The Prado Museum (Madrid)
Written by Alfonso Elizondo
Fortunately, Spain’s drastic economic and political decline in the last decade is still not reflected in the Prado Museum, its wonderful cultural and artistic treasure. This museum has not yet experienced the appalling phenomenon occurring in the major museums in Paris, Rome and Florence, where groups of small local mafias have taken control of the scheduled admission of foreign visitors. One can still access the Prado Museum without passing through their hands and without the main schedules and spaces of the museum being controlled by these groups. Management of visiting groups by museum employees is so poor that the vast majority of the most important spaces are always crowded, there is a total lack of control in the flow of visitors and it is impossible to peacefully enjoy almost any of the most famous works of art.
Luckily, apart from that negative element, probably caused by a decadent Spanish bureaucracy that is becoming increasingly inefficient and shows no interest in anything other than keeping their jobs, the Prado Museum still has a collection of sculptural and pictorial works of art that reflect the evolution of European art. These range from the classical period of the Roman Empire, which openly copied the perfectionist style of the Greeks, to the enigmatic beginnings of Medieval art, through the Gothic, Renaissance and Baroque periods, to the early stages of modern expressionism – long before the German geniuses – with the incredible gem of Goya’s ‘black painting,’ coming almost a century before ‘German expressionism,’ the precursor of today’s modern art.
In presenting a brief account of the best works in the Prado Museum it could be said that, aside from the great sculptural gems left by the Roman Empire, in the forefront of the great artistic collection is Jerónimo Bosh, the Flemish painter who managed to capture the main religious concepts of Christianity and its rigorous controls, even before the discovery of the concepts of volume and space that would emerge with the great pre-Renaissance geniuses, such as Masaccio and Masolino and later the two great figures of Michelangelo and Leonardo da Vinci. These two geniuses discovered the human figure in its most beautiful dimensions, the concept of volume, its location in space and its first most famous emotional expressions such as joy, hate, love, sadness and revenge.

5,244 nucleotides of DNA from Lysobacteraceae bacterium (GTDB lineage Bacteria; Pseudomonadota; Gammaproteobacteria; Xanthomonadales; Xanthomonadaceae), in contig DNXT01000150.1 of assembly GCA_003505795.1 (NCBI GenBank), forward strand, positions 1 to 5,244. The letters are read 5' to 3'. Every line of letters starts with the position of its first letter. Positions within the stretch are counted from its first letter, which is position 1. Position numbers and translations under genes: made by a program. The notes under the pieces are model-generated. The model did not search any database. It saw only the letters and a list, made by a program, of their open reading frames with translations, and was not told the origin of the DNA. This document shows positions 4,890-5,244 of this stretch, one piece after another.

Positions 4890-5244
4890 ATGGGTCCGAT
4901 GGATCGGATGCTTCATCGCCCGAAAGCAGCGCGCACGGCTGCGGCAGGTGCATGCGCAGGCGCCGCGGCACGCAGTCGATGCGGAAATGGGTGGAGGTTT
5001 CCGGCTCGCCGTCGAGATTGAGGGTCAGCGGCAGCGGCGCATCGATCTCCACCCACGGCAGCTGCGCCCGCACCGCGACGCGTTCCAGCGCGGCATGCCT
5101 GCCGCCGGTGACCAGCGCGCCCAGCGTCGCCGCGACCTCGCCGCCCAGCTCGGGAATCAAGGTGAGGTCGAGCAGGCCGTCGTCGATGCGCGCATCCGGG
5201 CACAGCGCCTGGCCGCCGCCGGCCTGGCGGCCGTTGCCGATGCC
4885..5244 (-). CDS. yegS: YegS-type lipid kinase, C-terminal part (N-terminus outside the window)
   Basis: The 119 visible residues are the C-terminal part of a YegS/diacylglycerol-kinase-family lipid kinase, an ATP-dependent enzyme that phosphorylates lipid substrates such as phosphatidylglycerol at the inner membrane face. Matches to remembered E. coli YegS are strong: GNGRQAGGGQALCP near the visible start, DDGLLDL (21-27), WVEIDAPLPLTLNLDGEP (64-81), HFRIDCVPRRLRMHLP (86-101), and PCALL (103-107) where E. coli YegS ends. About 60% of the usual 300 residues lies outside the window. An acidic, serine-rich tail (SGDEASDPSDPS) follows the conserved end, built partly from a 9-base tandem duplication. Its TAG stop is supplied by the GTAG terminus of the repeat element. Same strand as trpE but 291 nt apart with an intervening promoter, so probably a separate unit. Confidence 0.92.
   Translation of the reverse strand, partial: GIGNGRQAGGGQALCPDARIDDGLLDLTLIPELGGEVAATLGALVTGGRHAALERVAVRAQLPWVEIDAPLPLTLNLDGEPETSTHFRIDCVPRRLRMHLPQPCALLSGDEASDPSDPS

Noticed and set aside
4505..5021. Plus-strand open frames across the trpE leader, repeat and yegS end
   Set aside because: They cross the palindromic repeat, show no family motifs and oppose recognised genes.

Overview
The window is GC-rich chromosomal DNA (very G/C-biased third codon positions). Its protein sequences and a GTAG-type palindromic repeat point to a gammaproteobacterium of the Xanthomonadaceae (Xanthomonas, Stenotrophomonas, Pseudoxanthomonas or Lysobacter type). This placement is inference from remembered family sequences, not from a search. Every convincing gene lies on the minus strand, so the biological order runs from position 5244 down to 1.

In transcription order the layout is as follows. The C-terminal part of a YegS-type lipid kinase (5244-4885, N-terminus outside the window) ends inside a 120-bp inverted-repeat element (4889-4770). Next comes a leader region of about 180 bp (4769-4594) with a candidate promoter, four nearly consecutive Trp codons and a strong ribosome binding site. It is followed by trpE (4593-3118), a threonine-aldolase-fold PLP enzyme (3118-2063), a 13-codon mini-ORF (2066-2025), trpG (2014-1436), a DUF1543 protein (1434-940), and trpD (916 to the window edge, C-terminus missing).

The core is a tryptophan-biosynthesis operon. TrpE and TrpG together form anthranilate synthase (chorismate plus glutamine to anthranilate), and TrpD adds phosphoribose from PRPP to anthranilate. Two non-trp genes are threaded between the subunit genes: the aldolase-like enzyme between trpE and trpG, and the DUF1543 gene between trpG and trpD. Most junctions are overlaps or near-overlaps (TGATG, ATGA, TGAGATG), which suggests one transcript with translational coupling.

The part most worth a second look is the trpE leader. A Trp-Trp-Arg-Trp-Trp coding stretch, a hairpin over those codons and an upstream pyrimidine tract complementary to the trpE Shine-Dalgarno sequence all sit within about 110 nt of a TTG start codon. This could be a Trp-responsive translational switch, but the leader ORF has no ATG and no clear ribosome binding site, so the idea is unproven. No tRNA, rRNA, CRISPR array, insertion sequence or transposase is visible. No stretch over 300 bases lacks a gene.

Perhaps the most important moment in Renaissance painting was when the young Masaccio, working with his teacher, Masolino, depicted a human figure with feet on the ground for the first time in history and a third dimension of space was created. This only happened towards the end of 15th century with the painting of stories of the biblical creation, the birth of Christ and his interaction with officials of the Roman Empire living in Jerusalem. Even before the creation of Florence’s Brancacci Chapel in the church of Santa Carmine, all existing paintings of humans were of floating figures and the volume of their bodies was conveyed by using different color ranges and by diminishing the size of objects as they moved out of the foreground.
After Tintoretto and Titian, several great painters emerged in Spain, leading to the transition from the Renaissance to the Baroque; painters like Velázquez and Rubens, who were the most important figures during the transition of the monarchy from the Habsburgs to the Bourbons – who are still in power and in a dismal state – in addition to the culmination of all Spanish painting in the great genius of Goya, who was always the enemy of all political formulas that didn’t provide protection for the lower social classes.
Addendum: It could be said that, for better or for worse, the Prado Museum relates, without much distinction, the history of the Spanish monarchy from the period before the Reconquest. It’s the story of a great country which became master of the whole known world during the empire of the first royal descendants who emigrated from the Austrian Empire, and who are currently at the same stage of decline as all other European monarchies. They too have not had the ability to adapt the modus operandi of their state to the new reality of a digital world that